Intellectual Property in Comic Books

Comic Books by Sam Howzit from Flickr (Creative Commons License)
Comic Books by Sam Howzit from Flickr (Creative Commons License)

I had the pleasure of presenting on Comic Book Creator Rights with the award-winner comic author Mike Baron at Phoenix Comicon last weekend. We talked about how important it is for writers and artists to understand what rights they have in their work and the various ways they can protect it.

An artist or writer has copyright rights in their work the moment they put fingers to keyboard or pen to paper. As the owner of their work, they can control where their work is copied, distributed, displayed, performed, and what derivative works can be made.

Unlike books where a complete story is often contained in a single volume, a comic book story may be broken up into several 22-page issues. One thing Mike and I suggested to our audience was registering the copyright in the “story bible” as well as each issue that the artist creates. A story bible is a master document that lays out the setting and norms of that universe and the backstory and characteristics of each major character.

The copyright laws regarding infringement for published and unpublished works are different, and under the current laws (that are in need of overhaul), a work that is released only online is “unpublished.” To maximize your options for recourse (i.e., financial damages), I advise artists to register their work with the U.S. Copyright Office before they release it if it is unpublished. Mike also suggested doing a short run of each issue so the work will qualify as “published” and the rules about when you have to register to be eligible for what’s called statutory damages are more favorable.

A comic book artist could have several trademarks related to their series – the name of the series, logos, slogans, and the name and possibly depiction of the characters. Any or all of these could be trademarks used to market the artist’s work.

For each of these potential trademarks, it’s a good idea to run a search on the U.S. Patent and Trademark Office’s (USPTO) trademark database to make sure that another artist doesn’t already have the exclusive right to use that trademark in relation to comic books or similar products. If they do, they can force the other person to rebrand.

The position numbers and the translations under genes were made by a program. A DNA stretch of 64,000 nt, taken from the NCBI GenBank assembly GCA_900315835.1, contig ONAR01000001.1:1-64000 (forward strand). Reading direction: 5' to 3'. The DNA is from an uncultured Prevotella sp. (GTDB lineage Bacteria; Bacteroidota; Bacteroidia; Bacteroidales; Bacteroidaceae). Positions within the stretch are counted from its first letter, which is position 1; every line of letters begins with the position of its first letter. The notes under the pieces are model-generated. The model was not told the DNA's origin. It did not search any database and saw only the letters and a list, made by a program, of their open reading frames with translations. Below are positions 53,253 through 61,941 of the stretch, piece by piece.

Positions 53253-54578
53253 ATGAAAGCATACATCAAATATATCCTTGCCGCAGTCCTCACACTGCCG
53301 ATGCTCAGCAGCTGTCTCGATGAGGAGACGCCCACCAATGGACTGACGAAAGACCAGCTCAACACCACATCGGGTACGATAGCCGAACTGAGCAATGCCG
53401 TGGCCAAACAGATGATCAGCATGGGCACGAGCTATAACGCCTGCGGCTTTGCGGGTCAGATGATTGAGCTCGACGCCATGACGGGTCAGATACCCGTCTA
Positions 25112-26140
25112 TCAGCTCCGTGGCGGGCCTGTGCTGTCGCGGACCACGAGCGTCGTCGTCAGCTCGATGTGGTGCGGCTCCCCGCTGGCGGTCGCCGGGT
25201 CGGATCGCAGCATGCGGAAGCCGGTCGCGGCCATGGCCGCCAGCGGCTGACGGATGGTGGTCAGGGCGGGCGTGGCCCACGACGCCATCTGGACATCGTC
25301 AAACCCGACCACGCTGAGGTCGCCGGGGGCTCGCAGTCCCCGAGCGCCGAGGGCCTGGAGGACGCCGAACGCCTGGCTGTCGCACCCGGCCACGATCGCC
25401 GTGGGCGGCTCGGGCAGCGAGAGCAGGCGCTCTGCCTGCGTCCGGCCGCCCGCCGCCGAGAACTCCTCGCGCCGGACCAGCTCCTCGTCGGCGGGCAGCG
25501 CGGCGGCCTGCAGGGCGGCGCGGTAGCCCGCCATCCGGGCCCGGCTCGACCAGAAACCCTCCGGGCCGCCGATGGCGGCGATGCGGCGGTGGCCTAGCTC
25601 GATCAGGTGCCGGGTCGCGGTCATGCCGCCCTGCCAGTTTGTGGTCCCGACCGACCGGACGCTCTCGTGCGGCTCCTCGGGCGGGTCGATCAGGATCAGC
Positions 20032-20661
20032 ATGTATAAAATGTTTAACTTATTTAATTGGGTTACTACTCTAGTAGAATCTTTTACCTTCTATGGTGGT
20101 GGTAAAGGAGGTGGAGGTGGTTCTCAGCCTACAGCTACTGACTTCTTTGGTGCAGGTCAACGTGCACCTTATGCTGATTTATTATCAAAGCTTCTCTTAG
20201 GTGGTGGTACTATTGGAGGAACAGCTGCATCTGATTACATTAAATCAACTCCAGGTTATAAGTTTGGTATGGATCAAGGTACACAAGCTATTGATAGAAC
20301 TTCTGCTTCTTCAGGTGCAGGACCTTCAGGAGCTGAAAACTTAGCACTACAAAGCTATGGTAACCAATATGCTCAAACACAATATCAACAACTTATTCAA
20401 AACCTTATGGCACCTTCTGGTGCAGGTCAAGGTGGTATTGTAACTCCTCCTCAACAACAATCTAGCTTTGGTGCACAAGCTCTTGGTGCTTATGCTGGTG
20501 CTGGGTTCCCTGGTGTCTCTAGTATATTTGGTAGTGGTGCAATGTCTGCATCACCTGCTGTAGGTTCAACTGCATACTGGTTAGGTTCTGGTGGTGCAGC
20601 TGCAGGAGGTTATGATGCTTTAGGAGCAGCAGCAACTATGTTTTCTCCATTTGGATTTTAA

If the desired trademarks are available, putting a superscript “TM” next to them will put everyone on notice that the artist is using them as trademarks, not just elements in their series.  Registering them with the USPTO will increase their value and give the artist the exclusive right to use those trademarks. No one else in the industry could have the same trademark in the U.S. Registration also increases their value and may make the artist’s work more desirable if their goal is to be acquired.

Identifying and creating a strategy to protect your intellectual property is complicated, so if you want to talk more about this subject, feel free to  connect with me on TwitterFacebookYouTubeLinkedIn, or you can email me. You can also subscribe to the Carter Law Firm newsletter.
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3 responses to “Intellectual Property in Comic Books”

  1. “…a work that is released only online is ‘unpublished.’”

    That position is contrary to my understanding of copyright’s “publication” definition.

    If the work is placed on-line without any password-protected
    mechanism, i.e., the copyright owner cannot control who views, further